Barley and blood. Mix the two and you’ve got the beginnings of a black pudding. Substitute rice for the barley and you’re on your way to another blood sausage, the northern Thai dish kao kan jin. Unlike its European cousin, this ruddy parcel is wrapped (and served) in banana leaves rather than sausage casing, its sanguine base marinated with lemongrass leaves. At Chiang Mai (293 Van Brunt Street, Brooklyn; 646-858-5185) in Red Hook, unearthing the rust-colored mixture of jasmine and sticky rices from its verdant pouch reveals layers of ground pork. Murky and earthy, it shares the plate with cucumber slices, chopped shallots and scallions, and stalks of cilantro for sharp contrast.
It’s a dish I’d eat every day. Sad to say, my appetite will be irrelevant unless chef Kanlaya Supachana finds a permanent space for Chiang Mai. A few months ago she left her previous venture, Kao Soy, in a split from business/domestic partner Carlos Padillo. Having traded stability for creative and personal freedom, Supachana has temporarily relocated a mere half-block south on Van Brunt Street, where she operates a pop-up out of the quirky housewares shop Home/Made. The space is small but comfortable, thanks to generously spaced tables; you won’t feel squeezed unless seated at the four-seat bar. Even then, Supachana’s uninhibited cooking and her staff’s cheery service will offer ample compensation.
Nose-to-tail eating typically occurs as part of a groaning-board feast. But here you can devour an array of pig parts without moving past the appetizer section, labeled “Small Dishes.” Like the kao kan jin, jin som mok arrives in a banana leaf, but this steamed package contains pungent fermented ground pork, strips of pig skin, and crunchy pig’s ears. Wrap hunks of the magical pork-scrap meatball in lettuce leaves and sprinkle them with peanuts, diced onions, and ginger — and, if you dare, a scattering of mince-it-yourself bird’s-eye pepper. Tum kanoon finds tomatoes and shredded jackfruit stirred with curry paste and topped with slivers of sweet, chewy pork belly and fried hibiscus blossoms; a pile of crisp pork rinds sits to the side. Spear a bit of everything on your fork, taste, and fall silent.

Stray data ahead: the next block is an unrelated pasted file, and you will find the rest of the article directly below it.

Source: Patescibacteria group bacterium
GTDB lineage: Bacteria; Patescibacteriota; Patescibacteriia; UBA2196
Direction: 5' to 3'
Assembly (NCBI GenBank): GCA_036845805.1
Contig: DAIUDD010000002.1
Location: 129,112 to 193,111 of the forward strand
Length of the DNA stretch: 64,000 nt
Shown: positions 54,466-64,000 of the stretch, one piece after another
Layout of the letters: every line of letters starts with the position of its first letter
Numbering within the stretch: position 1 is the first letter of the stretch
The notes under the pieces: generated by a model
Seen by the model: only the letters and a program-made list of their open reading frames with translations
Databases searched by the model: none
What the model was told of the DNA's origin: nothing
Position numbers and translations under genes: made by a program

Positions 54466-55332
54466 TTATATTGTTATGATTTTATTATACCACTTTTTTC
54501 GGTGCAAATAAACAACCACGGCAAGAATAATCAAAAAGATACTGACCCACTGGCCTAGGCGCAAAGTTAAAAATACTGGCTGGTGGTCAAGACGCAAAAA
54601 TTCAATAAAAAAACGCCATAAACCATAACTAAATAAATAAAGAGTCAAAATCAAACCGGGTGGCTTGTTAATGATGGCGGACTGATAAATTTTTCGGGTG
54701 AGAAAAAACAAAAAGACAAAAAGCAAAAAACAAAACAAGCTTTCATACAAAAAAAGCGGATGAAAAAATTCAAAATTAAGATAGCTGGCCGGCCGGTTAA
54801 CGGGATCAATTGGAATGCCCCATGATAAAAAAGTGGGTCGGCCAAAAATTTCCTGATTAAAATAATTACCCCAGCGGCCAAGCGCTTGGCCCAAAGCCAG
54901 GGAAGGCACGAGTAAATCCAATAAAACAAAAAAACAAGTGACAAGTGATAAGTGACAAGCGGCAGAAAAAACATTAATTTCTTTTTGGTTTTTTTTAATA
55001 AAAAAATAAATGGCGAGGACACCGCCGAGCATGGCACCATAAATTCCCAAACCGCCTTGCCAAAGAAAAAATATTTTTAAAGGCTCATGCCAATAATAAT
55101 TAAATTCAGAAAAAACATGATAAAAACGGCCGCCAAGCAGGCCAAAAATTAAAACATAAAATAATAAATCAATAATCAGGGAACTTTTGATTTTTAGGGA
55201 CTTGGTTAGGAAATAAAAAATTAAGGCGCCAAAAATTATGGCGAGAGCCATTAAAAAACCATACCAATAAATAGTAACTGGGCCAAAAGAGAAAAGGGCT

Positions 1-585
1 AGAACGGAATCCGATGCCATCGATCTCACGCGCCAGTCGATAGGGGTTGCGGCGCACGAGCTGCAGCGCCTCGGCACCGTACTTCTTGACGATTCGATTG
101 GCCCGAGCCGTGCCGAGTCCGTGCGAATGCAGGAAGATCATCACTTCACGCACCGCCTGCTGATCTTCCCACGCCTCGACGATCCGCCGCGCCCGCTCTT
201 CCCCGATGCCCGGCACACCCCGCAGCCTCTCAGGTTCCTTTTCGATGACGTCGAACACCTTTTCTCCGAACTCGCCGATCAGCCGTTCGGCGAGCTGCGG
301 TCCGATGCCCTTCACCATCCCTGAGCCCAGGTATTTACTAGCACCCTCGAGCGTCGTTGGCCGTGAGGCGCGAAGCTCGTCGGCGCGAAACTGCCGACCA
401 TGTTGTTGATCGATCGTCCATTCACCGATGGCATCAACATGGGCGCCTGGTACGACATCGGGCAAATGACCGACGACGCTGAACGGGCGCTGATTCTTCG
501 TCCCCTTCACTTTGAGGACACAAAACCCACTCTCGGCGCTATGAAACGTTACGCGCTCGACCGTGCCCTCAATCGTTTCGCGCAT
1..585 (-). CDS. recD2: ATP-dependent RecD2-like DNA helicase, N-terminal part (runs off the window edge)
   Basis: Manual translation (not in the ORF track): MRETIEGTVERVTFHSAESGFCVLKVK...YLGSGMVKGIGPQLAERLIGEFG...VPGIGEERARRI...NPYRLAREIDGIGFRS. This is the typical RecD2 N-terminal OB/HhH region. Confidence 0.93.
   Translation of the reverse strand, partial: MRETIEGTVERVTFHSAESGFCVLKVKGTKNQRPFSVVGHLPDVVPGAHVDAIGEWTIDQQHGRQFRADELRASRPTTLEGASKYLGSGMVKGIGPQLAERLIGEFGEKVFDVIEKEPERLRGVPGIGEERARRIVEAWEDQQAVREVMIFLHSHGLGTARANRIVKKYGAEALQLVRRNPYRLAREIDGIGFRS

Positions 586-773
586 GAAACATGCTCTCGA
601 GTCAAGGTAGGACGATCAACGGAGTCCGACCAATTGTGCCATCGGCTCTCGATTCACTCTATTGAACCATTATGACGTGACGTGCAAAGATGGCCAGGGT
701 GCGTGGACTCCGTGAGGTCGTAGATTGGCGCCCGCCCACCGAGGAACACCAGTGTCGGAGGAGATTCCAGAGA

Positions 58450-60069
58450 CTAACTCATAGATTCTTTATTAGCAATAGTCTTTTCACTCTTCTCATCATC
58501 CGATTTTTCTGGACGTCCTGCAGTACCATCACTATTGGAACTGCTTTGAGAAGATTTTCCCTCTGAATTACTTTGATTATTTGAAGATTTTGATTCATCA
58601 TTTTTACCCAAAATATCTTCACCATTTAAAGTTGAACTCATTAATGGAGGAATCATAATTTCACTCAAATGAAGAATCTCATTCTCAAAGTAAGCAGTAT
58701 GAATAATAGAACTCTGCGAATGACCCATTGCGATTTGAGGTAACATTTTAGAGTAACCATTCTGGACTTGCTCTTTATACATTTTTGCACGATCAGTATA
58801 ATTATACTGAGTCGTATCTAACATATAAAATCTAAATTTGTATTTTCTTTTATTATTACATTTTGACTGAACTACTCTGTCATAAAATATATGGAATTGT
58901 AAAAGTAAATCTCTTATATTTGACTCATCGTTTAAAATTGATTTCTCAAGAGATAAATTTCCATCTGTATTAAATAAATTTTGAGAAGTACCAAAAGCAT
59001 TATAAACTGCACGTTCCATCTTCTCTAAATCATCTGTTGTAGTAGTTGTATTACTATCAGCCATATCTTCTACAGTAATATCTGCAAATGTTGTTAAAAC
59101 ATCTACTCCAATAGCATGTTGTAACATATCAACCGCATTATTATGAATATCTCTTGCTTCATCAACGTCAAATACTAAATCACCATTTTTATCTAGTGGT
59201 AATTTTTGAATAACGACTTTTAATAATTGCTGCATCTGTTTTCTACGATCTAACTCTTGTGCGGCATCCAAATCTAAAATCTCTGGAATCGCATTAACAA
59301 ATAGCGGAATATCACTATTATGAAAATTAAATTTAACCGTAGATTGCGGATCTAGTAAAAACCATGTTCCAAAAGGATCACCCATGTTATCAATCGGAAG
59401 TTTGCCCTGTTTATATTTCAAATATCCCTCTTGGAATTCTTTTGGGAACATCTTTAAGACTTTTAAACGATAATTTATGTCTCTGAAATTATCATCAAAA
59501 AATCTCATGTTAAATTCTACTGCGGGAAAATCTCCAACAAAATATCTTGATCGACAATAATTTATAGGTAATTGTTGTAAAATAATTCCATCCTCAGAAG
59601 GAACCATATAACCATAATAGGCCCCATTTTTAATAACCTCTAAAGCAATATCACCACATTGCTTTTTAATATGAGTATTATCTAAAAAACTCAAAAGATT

Among the main courses, khao soi, a hot and heady soup from which Supachana’s previous venture derived its name, radiates with the same low hum of chile heat that plateaus to a tingle. A pair of chicken drumsticks hides at the bottom of your deep bowl, sunk in an aromatic, coconut-milk-based curry loaded with egg noodles and crowned with a nest of the same pasta, fried to a crisp. Other entrées include coarsely ground sai ua sausage, which comes sliced and paired with several accoutrements, including slabs of bologna-like pork pâté and a fiery mash of green chiles. Partnered with longtime friend and kitchen co-conspirator Sirichai Sreparplarn, Supachana, a Chiang Mai native who inherited her love of cooking from her father, constantly references family recipes. Among them, kang hung leh might be the heartiest. She plates the salty-sweet Burmese-style pork belly and shoulder curry with grilled rib tips on the side.
Half of the menu is devoted to seasonal dishes. During summer that translated to thick, snappy slices of raw green mango served with a sticky sweet dipping sauce stocked with shallots and chiles. Grilled dishes included beef meatballs, smoky squid, and head-on prawns. Supachana serves up one hell of a medium-rare hanger steak, presented in backyard-barbecue fashion with simply grilled vegetables and a chile-lime dipping sauce.
Chiang Mai has wine, but I didn’t order any. You won’t find a better beer list in any local Thai restaurant. There are 26 options in all, arranged according to brewing style — from pale ales to pilsners, saisons, scotch ales, and ciders. Most are priced at less than $10; three are available on tap.
With a time limit placed on their temporary experiment, Supachana and her team work with a palpable energy. Given a little luck, they’ll find a home when the current arrangement expires at the end of this year. The pleasures of a French cider sipped with banana blossom fritters may be fleeting, but Chiang Mai ought to be more than just a memory.
This article from the Village Voice Archive was posted on September 22, 2015